With a history dating back to 1849, and nearly 135 years being run by the same family, Feadship’s Royal Van Lent shipyard has a long list of accomplishments to its name. While it has dabbled in semi-custom megayacht construction in addition to fully custom megayachts, it is firmly focused solely on custom craft these days. It’s also, interesting enough, focusing on two primary size ranges, these being 131 to 197 feet (40 to 60 meters) and 262 to 328 feet (80 to 100 meters).
We say “interesting” because, unlike some other Dutch shipyards—and even other European shipyards in general—Feadship is still pursuing size ranges that others have deemed too small for their future. Dick Van Lent, a Feadship director, sees opportunities in both the so-called smaller and upper ends of the megayacht market. “Customers drive your size requirements in one way…but if you build bigger boats, they are more complicated, so not as many yards can compete,” he explains.
Royal Van Lent certainly has a bigger, more complicated project in its build shed at present. She’s hull 808, measuring 333 feet (101.5 meters). A confidentiality agreement prevents Feadship from divulging additional details at this point, and prevented us from taking photos during our visit at the end of May. Regardless, hull 808 will be the largest Feadship to date, eclipsing the recently delivered Madame Gu (known as project Dream under construction) upon her handover next year.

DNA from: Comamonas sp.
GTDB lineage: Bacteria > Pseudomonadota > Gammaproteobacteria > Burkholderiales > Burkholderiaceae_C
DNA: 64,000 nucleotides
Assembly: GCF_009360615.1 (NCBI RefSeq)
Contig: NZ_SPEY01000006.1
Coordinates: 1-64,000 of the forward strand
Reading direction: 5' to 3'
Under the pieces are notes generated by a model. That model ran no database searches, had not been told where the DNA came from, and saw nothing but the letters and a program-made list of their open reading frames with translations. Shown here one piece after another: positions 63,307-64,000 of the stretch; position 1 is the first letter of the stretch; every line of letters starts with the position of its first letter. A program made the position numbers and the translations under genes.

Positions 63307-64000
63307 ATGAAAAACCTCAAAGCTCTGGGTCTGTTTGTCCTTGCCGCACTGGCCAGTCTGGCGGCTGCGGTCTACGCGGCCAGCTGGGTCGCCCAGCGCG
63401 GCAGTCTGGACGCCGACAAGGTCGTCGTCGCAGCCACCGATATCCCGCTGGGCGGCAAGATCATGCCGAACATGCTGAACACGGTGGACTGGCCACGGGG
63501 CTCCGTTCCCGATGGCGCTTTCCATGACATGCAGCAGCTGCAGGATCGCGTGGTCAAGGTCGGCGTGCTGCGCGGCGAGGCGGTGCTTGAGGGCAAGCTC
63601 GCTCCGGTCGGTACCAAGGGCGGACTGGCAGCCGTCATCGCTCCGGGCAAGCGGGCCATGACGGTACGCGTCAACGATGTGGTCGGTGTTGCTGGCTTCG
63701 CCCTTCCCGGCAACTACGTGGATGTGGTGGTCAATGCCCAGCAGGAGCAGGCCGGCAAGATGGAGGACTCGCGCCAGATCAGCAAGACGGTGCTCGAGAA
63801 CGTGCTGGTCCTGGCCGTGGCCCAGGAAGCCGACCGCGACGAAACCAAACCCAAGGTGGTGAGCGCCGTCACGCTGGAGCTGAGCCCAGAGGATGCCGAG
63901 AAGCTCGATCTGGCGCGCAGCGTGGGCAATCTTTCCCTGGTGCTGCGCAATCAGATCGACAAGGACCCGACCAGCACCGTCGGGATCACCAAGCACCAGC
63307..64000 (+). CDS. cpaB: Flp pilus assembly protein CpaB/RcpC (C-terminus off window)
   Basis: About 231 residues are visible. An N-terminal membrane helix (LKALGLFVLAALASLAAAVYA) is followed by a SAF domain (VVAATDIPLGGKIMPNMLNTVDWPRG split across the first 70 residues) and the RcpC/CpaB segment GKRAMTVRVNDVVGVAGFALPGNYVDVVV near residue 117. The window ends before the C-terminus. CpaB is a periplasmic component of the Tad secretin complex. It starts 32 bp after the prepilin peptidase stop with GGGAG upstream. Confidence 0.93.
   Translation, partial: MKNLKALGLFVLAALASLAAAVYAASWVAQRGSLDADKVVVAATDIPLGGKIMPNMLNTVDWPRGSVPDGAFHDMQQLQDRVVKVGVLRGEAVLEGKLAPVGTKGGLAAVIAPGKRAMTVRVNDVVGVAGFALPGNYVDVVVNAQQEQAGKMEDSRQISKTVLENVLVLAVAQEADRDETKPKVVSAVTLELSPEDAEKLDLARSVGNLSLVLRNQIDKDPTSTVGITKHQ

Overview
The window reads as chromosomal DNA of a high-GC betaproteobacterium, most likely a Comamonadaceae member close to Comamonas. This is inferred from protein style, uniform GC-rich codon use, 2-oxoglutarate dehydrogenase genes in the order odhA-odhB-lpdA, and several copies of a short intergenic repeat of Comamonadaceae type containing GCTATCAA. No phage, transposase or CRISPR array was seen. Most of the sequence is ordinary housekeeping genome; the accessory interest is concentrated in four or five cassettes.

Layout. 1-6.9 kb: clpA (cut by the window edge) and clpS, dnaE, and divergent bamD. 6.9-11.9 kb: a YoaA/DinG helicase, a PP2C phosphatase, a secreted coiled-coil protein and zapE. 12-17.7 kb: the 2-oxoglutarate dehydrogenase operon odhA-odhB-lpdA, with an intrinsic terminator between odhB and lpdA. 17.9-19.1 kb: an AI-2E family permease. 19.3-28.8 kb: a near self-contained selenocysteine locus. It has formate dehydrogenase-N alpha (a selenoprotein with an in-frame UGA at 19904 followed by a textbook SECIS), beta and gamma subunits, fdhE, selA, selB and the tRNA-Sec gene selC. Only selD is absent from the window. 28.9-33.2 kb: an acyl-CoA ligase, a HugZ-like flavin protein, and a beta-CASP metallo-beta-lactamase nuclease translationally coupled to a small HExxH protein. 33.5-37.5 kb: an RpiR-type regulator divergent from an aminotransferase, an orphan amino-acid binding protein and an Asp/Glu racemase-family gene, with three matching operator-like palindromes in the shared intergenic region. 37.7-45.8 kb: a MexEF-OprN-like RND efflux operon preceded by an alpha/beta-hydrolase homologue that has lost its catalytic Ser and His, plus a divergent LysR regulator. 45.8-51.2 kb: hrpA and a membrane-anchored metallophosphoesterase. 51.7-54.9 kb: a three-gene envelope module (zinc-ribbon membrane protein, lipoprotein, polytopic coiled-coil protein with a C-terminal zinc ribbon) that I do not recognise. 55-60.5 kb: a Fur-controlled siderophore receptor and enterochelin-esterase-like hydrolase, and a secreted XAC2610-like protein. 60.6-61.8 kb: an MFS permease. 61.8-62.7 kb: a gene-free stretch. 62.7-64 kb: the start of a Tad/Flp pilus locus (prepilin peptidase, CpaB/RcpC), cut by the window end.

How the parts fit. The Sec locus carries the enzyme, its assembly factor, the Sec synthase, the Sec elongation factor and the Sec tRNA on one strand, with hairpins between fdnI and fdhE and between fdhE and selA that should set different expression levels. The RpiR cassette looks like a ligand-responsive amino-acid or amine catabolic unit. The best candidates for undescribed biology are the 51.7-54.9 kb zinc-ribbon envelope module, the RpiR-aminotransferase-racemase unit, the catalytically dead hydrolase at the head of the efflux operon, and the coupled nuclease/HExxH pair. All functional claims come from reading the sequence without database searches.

Also at Royal Van Lent during our visit: the family-focused Sea Owl, pictured at top outside the shed and set for delivery this summer. Just like with the owner of hull 808, which was sitting in the adjacent bay, Sea Owl’s owners were keeping a lid on most details, since the 203’5” (62-meter) megayacht had yet to head out on sea trials. (The first series of tests took place in early June, which we covered in the link above.) They did permit publicity with their previous yacht, a 142-footer (43.3-meter), so here’s hoping they’ll do the same with this Sea Owl once they’ve enjoyed some time aboard. If they acquiesce, we’re betting that the decor will be quite a sight, since the interior design of their 142-footer featured impressive, intricate carvings of wildlife. They have a tight-knit family, too, so areas dedicated to the small set should be equally impressive.
While Royal Van Lent’s 300 full-time craftspeople work on these two megayachts, they’re also working on some projects that won’t make headlines. Nonetheless, they’re just as significant. Each week, a representative from each of the yard’s departments—furniture makers, welders, you name it—give a presentation to all employees. Lasting about 10 to 15 minutes, according to Koos Zitman, sales director for Royal Van Lent, each presentation is designed to help fellow craftspeople understand the various roles played at the yard. Besides this, Royal Van Lent’s craftspeople are building a handicapped-accessible electric boat for the greater community of La Kaag, the small island where the yard is located.
Also in the meantime, the Feadship Heritage Fleet continues to be developed for Royal Van Lent and Royal De Vries clients alike. There are a number of Feadships that are 30 years old or older still out on the waterways, including the 1966-built Ammerland, which treated the media visiting the shipyard to a tour of the local waterways. Arthur van Berge Henegouwen, Ammerland’s owner, restored her himself, quite a challenging task that he says he’d do all over again if the opportunity ever arose. “I loved the project,” he raves. “I loved the project.”
It’s a sentiment other Feadship owners share, new and classic craft alike.